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Slate's Explainer: Adding a 'Leap Second' to 2005


This is DAY TO DAY. I'm Farai Chideya.

The days are getting longer, and we don't just mean that the winter solstice has passed and we're heading towards spring. The time it takes for the Earth to make one rotation is actually lengthening. In fact, on New Year's Eve, the US Naval Observatory will add an extra leap second to the nation's atomic clocks. The last leap second was added in 1998. So why is this happening? That's a question for the explainer team at the online magazine Slate. Here with the answer is Slate's Andy Bowers.

ANDY BOWERS reporting:

Over the long term, it's due to the moon's gravitational pull. When the moon tugs on the Earth's surface, it stretches the planet, both the water and the land itself, into a slightly oblong shape. What does that mean? Since the bulge on Earth comprises a large mass of material, it exerts its own gravitational attraction on the moon and vice versa. As the moon pulls, it draws the tidal bulge toward itself. That slows the rotation down by a small amount. In theory, this deceleration should end when the Earth and the moon reach a synchronous rotation; that is, when the Earth is spinning perfectly in time with the moon's orbit and each Earth day lasts an entire month. However, it will take so long for that to happen that the sun will likely flare out first.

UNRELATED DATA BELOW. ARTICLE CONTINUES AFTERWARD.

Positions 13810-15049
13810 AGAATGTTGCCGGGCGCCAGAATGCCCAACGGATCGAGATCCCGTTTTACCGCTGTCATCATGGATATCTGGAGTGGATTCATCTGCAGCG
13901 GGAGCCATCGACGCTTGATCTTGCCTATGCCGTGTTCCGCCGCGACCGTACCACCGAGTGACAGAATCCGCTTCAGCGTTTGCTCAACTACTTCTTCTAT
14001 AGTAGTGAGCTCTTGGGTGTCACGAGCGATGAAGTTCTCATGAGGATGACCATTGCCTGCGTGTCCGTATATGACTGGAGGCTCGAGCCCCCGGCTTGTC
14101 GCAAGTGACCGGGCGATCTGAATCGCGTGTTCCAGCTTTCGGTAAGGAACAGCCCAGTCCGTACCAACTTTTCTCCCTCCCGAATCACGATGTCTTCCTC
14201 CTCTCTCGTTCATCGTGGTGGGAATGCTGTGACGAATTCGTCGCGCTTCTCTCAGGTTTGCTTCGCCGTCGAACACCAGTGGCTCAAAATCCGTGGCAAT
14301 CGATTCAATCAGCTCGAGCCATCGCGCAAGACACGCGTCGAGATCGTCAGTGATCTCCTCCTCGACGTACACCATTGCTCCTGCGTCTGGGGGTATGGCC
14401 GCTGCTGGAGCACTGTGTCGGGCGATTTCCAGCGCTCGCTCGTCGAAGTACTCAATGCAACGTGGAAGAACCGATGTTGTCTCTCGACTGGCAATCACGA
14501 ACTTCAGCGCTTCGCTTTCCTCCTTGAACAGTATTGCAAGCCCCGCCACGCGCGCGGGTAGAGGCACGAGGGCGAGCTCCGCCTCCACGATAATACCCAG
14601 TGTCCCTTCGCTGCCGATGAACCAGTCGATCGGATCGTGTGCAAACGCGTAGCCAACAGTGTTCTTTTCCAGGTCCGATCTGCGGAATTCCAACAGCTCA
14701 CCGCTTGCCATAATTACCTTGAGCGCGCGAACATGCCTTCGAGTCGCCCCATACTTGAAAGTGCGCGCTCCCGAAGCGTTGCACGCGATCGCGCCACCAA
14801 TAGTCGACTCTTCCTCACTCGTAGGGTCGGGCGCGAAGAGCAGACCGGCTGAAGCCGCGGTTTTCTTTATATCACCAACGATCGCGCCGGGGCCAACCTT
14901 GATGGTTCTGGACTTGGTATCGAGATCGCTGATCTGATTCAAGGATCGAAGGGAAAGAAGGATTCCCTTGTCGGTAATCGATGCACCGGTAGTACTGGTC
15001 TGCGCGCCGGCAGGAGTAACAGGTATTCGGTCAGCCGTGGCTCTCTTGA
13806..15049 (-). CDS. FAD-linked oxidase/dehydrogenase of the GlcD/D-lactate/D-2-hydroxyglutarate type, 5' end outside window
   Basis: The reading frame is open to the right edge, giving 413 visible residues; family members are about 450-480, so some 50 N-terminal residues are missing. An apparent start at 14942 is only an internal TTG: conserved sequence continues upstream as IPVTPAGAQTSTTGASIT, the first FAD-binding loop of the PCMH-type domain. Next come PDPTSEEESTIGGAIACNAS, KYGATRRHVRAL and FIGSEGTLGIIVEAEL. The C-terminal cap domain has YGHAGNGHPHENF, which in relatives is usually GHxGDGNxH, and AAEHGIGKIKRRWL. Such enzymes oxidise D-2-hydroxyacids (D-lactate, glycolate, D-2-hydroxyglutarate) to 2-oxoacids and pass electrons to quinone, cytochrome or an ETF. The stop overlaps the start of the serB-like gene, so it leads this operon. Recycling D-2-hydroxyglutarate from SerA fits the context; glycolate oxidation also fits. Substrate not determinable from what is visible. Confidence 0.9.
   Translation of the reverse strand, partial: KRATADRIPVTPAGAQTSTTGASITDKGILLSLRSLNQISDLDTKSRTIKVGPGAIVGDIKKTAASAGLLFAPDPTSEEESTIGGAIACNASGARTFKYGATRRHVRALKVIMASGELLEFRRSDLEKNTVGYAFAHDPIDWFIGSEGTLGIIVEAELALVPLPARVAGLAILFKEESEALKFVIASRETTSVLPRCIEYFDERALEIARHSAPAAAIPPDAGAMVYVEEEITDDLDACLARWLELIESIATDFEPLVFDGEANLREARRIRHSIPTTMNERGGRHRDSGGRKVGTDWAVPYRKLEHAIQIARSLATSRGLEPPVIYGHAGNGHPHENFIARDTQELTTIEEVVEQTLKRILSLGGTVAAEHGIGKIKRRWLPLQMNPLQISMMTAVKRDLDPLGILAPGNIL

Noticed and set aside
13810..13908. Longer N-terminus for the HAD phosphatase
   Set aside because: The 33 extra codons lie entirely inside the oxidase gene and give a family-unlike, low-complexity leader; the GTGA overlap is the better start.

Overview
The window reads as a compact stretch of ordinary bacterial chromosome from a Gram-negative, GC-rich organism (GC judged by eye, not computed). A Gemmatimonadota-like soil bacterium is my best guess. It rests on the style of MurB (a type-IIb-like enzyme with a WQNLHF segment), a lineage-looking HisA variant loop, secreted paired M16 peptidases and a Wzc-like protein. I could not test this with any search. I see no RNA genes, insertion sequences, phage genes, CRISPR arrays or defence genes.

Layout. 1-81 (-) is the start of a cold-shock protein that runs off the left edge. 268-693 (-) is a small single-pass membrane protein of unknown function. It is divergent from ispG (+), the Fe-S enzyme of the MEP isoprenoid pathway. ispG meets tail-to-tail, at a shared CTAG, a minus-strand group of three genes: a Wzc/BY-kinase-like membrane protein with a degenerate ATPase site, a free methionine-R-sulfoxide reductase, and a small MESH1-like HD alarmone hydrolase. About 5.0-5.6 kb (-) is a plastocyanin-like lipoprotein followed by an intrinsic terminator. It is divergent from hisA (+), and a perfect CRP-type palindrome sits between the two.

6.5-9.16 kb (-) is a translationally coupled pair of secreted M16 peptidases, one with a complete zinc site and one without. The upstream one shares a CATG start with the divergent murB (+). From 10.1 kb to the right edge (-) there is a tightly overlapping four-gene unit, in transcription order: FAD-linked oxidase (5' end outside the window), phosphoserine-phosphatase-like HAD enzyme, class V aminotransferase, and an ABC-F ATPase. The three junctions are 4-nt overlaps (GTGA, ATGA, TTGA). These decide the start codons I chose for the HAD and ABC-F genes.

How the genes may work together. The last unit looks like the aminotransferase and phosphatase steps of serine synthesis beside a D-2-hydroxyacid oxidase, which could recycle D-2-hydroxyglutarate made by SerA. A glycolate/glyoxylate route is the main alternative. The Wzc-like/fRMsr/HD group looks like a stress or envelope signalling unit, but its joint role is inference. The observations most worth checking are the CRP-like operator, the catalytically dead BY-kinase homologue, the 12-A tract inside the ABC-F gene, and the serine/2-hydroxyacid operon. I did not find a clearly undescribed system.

The moon isn't the only thing that affects the length of a day. The Earth's rate of rotation also depends on its overall shape beyond just the tidal bulges. An oblong Earth that swells out at the equator would turn more slowly than a spherical Earth. Astronomers use the analogy of a figure skater who turns faster as he draws in his arms. So anything that serves to deform the shape of the Earth will affect the speed with which is spins.

Things that can affect the shape of the Earth include the melting of polar ice caps and the movement of water toward the equator, large earthquakes and meteorological events, such as El Nino, which pushes around large volumes of cold water. And even fluid currents in the Earth's inner core can change the rotation of the planet.

CHIDEYA: Andy Bowers is a Slate senior editor, and that explainer was compiled by Daniel Engber. Transcript provided by NPR, Copyright NPR.